Australian Steve Jones has returned to golf after a nine-month break to claim the lead on the opening day of the New Zealand Open in Queenstown.
Jones put his career aside last year to aid his wife in her struggle to overcome a brain tumour, and made an impressive start to the four-day tournament in wet and windy conditions to finish at six under par.
The 31-year-old finished ahead of fellow countryman Callan O'Reilly, and third-placed Manawatu rookie Joshua Munn, who is tied at four under with Australian Matthew Millar.
Starting on the back nine at The Hills course, Jones got off to a rough start with two bogeys, but bounced back strongly to nail six birdies over the next eight holes.
A second bogey on the fourth was merely a blip as he regained his momentum with three more birdies helping him to a strong score.
"I'm very happy and very excited," said Jones. "Last year was a little tough. I took the year off and did the right thing and looked after my wife, so I'm happy I'm able to play again.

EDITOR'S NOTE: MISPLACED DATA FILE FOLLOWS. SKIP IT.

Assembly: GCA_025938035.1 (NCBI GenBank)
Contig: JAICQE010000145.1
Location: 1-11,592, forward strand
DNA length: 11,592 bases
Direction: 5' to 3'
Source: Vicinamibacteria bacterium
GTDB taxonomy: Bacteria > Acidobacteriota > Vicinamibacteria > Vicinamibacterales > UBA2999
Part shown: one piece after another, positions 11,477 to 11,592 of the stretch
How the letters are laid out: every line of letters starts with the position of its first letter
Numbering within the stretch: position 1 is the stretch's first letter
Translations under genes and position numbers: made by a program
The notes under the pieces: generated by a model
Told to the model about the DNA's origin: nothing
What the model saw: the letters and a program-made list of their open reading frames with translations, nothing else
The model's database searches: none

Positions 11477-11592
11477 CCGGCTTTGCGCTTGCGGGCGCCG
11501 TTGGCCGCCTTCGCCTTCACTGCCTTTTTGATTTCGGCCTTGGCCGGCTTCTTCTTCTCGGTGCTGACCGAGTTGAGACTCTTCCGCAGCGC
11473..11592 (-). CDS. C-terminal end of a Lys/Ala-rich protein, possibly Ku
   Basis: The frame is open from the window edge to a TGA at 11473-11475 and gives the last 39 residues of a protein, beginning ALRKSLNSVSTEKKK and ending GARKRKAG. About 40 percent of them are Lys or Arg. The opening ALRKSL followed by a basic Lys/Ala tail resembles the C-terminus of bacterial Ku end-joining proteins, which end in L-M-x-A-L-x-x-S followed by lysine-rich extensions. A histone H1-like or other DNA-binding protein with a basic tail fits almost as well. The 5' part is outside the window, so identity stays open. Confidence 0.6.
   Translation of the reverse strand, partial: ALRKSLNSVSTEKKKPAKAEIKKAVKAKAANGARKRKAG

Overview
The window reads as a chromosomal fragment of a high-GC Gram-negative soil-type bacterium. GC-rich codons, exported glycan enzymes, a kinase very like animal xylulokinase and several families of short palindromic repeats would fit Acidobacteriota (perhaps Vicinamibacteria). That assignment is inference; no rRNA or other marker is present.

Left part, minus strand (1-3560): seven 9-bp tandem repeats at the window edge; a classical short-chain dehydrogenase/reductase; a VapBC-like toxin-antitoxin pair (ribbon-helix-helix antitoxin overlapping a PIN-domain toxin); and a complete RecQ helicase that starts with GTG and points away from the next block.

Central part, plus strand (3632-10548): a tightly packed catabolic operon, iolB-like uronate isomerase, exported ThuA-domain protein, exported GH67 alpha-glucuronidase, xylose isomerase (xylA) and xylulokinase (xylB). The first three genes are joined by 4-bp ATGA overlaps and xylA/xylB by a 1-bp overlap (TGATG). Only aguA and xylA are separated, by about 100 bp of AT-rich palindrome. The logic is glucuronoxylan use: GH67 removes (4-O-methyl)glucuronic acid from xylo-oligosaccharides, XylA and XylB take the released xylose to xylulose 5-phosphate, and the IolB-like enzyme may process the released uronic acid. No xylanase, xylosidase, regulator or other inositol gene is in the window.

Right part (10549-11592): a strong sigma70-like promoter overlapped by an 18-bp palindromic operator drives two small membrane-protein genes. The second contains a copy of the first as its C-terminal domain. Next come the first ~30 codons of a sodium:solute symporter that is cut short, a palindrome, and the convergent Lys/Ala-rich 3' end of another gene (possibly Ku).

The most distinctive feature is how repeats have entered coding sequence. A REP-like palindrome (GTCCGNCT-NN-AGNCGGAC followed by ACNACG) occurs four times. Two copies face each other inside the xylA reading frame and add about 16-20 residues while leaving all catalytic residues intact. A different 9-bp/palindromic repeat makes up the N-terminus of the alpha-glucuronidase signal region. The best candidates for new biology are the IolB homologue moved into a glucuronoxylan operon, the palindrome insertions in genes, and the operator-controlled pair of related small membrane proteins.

"When I started, it was gusting pretty high and raining, and I thought, 'it's going to be a tough day'.
"I got off to a pretty shaky start but managed to chip one in on my third hole. That got me going and I just took it from there."
Palmerston North product Munn enjoyed a "crazy day" and was pleased with a top-three finish after making his pro debut at the New Zealand PGA event at Remuera last week.
The 25-year-old began with an eagle and claimed four birdies to enjoy a share of the lead early on but slipped with bogeys on the third and 18th.
"It was a good day and I'm really pleased with that score," he said. "That wind and rain came in and you didn't know which way the wind was coming from and it was a bit of a guessing game really."
Tournament favourite Ryan Fox fought his way back to tie for 10th with fellow Kiwis Peter Smith and Craig Palmer at two under.
The 29-year-old began his round on Millbrook's back nine, with bogeys on the 15th and fourth holes the only blemishes, while back-to-back birdies on the 16th and 17th and another pair on the second and fifth holes assisted his cause.
"I was very happy," said Fox. "It was one of those days where you could play your way out of the tournament really easily.
"There were a few things I don't think I've ever seen happen on a golf course with a bit of wind blowing in different directions on the same hole.
"Hopefully tomorrow it's not too windy and we can make a few birdies out there and put some good scores up."